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Resolutions & Amendments

Other International Executive Board Resolutions

Attacking the true causes of the federal deficit

International Executive Board, 1985


The Reagan Administration is using the prospect of enormous Federal deficits as a weapon in its campaign to eliminate or cut back domestic programs that provide for the needy and represent vital investments in the future health, productivity, and well-being of our economy and our people; and,


The current level of the deficit has provided a justification for the Federal Reserve to keep interest rates unnecessarily high. High interest rates are squeezing small businesses and farmers and, by inflating the value of the dollar, seriously damaging the international competitiveness of American industry. The long-term health of our manufacturing sector in particular is threatened by the loss of foreign markets and the import penetration of domestic ones. In the meantime, the current trade deficit is costing us an estimated 3 million jobs and bringing acute pain to many communities dependent on trade-oriented industries; and, Reasonable principles of Federal fiscal policy demand that the deficit be put on a declining growth path. But this requires that the true sources of the deficit be addressed. According to the Congressional Budget Office, cuts in domestic spending already enacted under President Reagan will contribute $63 billion toward reducing next year's deficit. It is increases in military spending and the 1981 tax cuts that have ballooned the deficit, according to the CBO; and,


The Reagan Administration is engaged in an unprecedented peacetime defense build-up in which spending levels are set as symbolic statements of "resolve" and military missions are then defined to reach these spending targets. As a result, costly and redundant weapons systems have proliferated throughout the defense budget, and the defense procurement process has been subject to extensive and widely-publicized waste and fraud; and,


The Reagan Treasury Department now acknowledges that the Administration's 1981 program of business tax incentives has seriously distorted investment decisions throughout the U.S. economy. Its tax simplification plan calls for the elimination of dozens of corporate tax loopholes as well as the Accelerated Cost Recovery System of depreciation allowances enacted in 1981. Studies by Citizens for Tax Justice and the Congressional Joint Committee on Taxation have documented that scores of profitable major corporations pay no corporate income taxes because of their ability to take advantage of these loopholes. Corporate tax breaks have become so costly that those eliminated by the Treasury tax simplification proposal would generate $22 billion in additional revenues even after a substantial lowering of the corporate tax rate.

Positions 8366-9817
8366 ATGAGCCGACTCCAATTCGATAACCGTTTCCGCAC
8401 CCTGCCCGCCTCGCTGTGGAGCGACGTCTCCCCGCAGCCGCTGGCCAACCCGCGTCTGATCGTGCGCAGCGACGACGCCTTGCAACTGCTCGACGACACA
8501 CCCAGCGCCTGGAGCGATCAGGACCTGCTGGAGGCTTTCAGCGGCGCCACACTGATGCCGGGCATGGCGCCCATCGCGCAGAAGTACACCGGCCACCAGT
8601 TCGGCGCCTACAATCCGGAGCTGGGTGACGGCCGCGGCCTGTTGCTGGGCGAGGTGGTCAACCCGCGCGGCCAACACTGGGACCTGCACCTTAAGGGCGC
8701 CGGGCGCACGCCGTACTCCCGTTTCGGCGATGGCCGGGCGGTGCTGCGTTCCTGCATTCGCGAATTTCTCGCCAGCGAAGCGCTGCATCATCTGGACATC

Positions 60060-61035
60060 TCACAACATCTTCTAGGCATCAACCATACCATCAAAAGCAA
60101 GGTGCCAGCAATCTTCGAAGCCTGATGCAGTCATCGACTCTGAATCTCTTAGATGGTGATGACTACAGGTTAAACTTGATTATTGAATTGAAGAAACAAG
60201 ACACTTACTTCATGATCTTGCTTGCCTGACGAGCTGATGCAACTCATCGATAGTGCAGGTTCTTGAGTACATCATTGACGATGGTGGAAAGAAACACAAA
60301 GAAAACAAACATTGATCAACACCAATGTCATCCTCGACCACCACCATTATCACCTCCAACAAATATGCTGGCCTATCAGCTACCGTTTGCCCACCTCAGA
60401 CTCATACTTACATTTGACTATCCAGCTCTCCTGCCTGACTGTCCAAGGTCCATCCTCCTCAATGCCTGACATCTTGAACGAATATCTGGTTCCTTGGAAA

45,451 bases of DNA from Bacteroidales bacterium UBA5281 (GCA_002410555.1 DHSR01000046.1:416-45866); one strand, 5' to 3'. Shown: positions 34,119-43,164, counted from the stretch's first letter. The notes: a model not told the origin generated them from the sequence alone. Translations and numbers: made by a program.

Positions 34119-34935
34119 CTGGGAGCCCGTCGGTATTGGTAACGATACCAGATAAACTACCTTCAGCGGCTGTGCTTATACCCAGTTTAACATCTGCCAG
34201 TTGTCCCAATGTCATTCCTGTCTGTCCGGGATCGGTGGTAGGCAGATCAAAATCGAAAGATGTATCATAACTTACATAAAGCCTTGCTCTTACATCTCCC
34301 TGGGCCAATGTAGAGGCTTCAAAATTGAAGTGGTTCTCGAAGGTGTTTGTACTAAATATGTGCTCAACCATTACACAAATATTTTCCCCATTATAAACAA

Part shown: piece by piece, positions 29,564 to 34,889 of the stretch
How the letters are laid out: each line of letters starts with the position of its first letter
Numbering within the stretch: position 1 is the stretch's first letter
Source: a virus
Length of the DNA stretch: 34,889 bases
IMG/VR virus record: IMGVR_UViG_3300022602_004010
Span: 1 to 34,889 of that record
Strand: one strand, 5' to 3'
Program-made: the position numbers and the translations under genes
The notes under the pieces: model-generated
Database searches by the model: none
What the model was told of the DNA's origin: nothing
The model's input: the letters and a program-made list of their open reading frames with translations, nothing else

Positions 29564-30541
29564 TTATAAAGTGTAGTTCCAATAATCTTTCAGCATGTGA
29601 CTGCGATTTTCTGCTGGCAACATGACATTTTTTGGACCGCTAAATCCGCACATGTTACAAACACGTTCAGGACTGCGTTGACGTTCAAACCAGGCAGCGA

That AFSCME, while reaffirming its support for a defense network that ensures protection for the United States from all adversaries, opposes the excessive and unwarranted defense buildup being engaged in by the Reagan Administration. In order to reduce the deficit and thereby ensure a healthy American economy (which is itself an essential contributor to national security), and to encourage the setting of priorities for an effective defense, AFSCME calls for a freeze in defense spending in FY 1986; and,


That to raise additional Federal revenues from corporations not now contributing their fair share, AFSCME calls for the passage of the corporate portion of the Treasury tax simplification plan or a similar corporate tax reform bill that eliminates the loopholes that distort business investments and allow profitable companies to pay little or no taxes — such as the Accelerated Cost Recovery System of depreciation, the capital gains exclusion, the investment tax credit, special industry loopholes for oil, insurance and banking, preferential treatment for foreign source earnings, etc.